Luke 12:13-21 (NRSV)
13 Someone in the crowd said to him, "Teacher, tell my brother to divide the family inheritance with me." 14 But he said to him, "Friend, who set me to be a judge or arbitrator over you?" 15 And he said to them, "Take care! Be on your guard against all kinds of greed; for one's life does not consist in the abundance of possessions." 16 Then he told them a parable: "The land of a rich man produced abundantly. 17 And he thought to himself, 'What should I do, for I have no place to store my crops?' 18 Then he said, 'I will do this: I will pull down my barns and build larger ones, and there I will store all my grain and my goods. 19 And I will say to my soul, Soul, you have ample goods laid up for many years; relax, eat, drink, be merry.' 20 But God said to him, 'You fool! This very night your life is being demanded of you. And the things you have prepared, whose will they be?' 21 So it is with those who store up treasures for themselves but are not rich toward God."
The main character in Leo Tolstoy's short story, How Much Land Does a Man Need?, is a peasant farmer named, Pahom. Pahom would often say to himself, "Busy as we are from childhood tilling mother earth, we peasants will always die as we are living with nothing of our own. If only we had our own land, it would be different." By sacrificing, scraping together meager savings, and even hiring out his son as a laborer, Pahom and family managed to buy a 40-acre farm. Harvests were good, the family prospered, but Pahom was not content. He wanted more land.
A stranger arrived in their village one day who told of a distant country, where land could be acquired very cheaply. Pahom cashed in his assets and traveled to the distant land where he learned that for 1000 rubles he could purchase all the land he could walk around between sunrise and sunset. The procedure was simple: find a fixed starting point, deposit your money, walk out your boundaries, but by sundown you must have returned to the starting point or forfeit the 1000 rubles.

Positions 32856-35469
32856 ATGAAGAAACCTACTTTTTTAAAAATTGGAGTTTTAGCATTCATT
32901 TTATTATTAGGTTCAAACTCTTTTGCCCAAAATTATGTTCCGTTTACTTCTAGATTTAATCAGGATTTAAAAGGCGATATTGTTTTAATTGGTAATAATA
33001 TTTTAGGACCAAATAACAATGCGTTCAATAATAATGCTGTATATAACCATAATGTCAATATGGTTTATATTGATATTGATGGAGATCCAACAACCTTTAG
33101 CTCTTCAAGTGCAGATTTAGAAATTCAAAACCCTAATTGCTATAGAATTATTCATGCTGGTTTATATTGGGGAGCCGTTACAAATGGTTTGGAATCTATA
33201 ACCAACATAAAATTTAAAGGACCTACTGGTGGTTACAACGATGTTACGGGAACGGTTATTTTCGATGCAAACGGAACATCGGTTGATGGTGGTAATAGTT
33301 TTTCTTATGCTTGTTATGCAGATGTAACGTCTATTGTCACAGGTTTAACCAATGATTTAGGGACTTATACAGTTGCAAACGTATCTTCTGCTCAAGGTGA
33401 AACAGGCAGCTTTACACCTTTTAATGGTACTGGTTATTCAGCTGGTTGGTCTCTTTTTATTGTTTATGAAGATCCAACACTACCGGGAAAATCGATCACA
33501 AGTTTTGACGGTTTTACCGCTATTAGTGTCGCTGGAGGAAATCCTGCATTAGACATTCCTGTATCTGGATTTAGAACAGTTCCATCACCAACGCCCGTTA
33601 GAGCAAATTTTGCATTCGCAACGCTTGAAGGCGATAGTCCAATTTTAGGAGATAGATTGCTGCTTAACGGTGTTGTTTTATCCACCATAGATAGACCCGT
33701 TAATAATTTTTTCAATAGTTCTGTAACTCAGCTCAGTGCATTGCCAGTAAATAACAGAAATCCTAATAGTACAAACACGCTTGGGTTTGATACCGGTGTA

Before daybreak the next morning Pahom was ready. He was taken to a broad, fertile plain where officials helped him select a starting point. Pahom paid the rubles and started toward the rising sun. But each time he reached a point of return, he decided he could encompass more land and so he walked farther. At noonday he realized he had tried to take in too much. "If only I had not wanted so much," he moaned. So he made a diagonal move and hurried back to the starting point. He increased his pace to a run as the sun slowly descended to the western horizon. He ran so hard that he was on the verge of collapse, but he heard the officials shouting and, summoning his last bit of strength, he sprinted toward the starting point. As the final rays of sun disappeared, he gave a cry and fell forward before the officials. "Ah, you're a fine fellow," they said. "You have gained much good land." But Pahom could not hear their comments, for his heart failed and he died. They dug a grave for him, six feet long and three feet wide, and buried him--all the land he needed at the end.
The Greek word for greed, pleonexia, literally means: "The yearning to grasp more than is needed." So how much is enough? Enough to feel successful? Enough to feel secure about the future? Enough to find some kind of recognition and status? How much is enough? Think about it.